The University of Connecticut disclosed Monday that allegations of sexual abuse of minor children by a music professor went unreported for years until the appointment of a new dean, who notifed police and touched off a criminal investigation going back decades and involving a famous children’s camp and a Virginia junior high school.
The professor, Robert Miller, 66, of Mansfield, was suspended with pay in June and is the subject of a criminal investigation in Connecticut over sexual contact with four boys, ages 10 and 13, in 1992 at his home in Mansfield. Police also are investigating a long-ago incident with a 13-year-old in Fairfax County, Va., where he was a junior high school band teacher from 1969 to 1973.
The Connecticut investigation involves actions with children he met through his work as a volunteer and seasonal staff member at Paul Newman’s Hole in the Wall Gang Camp for seriously ill children in Ashford, a town near the main UConn campus in Storrs. The camp dismissed Miller after parents complained of sexually inappropriate behavior.
A spokesman for Hole in the Wall declined to discuss what camp officials were told in 1992 or why they did not file a police report.
“The Hole in the Wall Gang Camp is aware of the investigation of a former volunteer and seasonal staff member, who was affiliated with the organization from 1989 until 1992. Since the investigation is open, it would not be appropriate to comment any further and all related inquiries should be directed to the Connecticut State Police,” said Ryan Thompson, the spokesman.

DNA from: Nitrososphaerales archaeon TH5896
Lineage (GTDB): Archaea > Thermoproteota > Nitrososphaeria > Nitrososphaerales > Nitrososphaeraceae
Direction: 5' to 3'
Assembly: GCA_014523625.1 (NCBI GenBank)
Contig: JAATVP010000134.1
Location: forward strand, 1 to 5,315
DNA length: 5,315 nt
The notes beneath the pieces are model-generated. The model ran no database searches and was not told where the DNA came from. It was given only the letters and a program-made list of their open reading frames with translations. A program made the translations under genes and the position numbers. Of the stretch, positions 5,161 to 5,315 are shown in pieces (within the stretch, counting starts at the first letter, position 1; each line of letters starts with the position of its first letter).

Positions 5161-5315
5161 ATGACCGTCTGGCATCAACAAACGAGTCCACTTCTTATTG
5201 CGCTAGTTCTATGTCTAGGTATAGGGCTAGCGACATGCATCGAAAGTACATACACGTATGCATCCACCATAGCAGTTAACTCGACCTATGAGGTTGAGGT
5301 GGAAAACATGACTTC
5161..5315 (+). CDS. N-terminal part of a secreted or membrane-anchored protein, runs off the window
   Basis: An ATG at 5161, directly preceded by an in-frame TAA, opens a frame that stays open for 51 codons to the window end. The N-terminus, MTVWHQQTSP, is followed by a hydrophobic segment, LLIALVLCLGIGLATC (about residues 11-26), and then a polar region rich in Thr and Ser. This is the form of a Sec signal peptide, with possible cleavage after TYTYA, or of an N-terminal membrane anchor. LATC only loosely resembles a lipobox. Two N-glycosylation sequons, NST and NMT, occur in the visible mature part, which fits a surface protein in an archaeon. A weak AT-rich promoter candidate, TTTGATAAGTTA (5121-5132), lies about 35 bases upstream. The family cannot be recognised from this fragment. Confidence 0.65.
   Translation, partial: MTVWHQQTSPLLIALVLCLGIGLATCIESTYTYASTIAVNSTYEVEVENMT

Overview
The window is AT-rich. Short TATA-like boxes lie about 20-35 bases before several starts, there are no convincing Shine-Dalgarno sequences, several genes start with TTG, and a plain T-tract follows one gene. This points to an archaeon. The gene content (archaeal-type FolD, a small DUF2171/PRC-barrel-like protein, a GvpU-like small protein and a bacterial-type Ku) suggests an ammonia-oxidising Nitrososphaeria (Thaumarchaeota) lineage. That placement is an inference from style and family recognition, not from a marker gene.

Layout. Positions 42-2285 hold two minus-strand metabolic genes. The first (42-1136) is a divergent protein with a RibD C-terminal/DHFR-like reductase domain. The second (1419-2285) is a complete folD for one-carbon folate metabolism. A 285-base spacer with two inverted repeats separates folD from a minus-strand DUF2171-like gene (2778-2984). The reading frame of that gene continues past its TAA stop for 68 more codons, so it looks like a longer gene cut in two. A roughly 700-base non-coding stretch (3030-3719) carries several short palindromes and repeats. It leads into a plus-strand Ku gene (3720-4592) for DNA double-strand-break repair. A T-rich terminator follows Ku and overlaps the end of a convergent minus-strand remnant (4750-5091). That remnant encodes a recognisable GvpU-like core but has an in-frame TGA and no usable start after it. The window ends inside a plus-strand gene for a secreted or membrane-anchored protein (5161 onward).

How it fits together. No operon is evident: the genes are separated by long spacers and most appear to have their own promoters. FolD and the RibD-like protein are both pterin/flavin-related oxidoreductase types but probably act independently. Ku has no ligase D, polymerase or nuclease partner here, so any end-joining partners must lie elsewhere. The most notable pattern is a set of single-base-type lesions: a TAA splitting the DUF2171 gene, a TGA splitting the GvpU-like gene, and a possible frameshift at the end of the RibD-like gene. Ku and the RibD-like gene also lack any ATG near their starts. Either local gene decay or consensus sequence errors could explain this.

Miller also is the subject of allegations, apparently uncorroborated, of having sex with and providing drugs to UConn students in the freshman dorms, according to documents posted on line by UConn.
In an emergency resolution approved Friday to commission an independent investigation of how the university handled the case, the professor involved was identified as Miller, a music teacher at UConn since 1983 and the former head of its music department. Miller, who is paid $135,741, did not respond to requests for comment.
“There are questions as to whether appropriate action was taken prior to the allegation being brought to the UConn Police Department and the University’s current senior administration in 2013,” according to the resolution.
The creation of an independent inquiry reflects awareness of the fallout from Penn State’s mishandled investigation of sexual abuse claims against Jerry Sandusky, the former assistant football coach who was convicted of sexually abusing boys. The scandal led to the removal of Penn State’s president, Graham Spanier, and its legendary football coach, Joe Paterno.
UConn released a detailed synopsis of the case Monday and created a website to post documents related to the review of how the allegations were handed by the university prior to 2013. Separately, a Connecticut State Police search warrant affidavit details an investigation that began with an email to UConn believed to be from one of Miller’s former students in Virginia.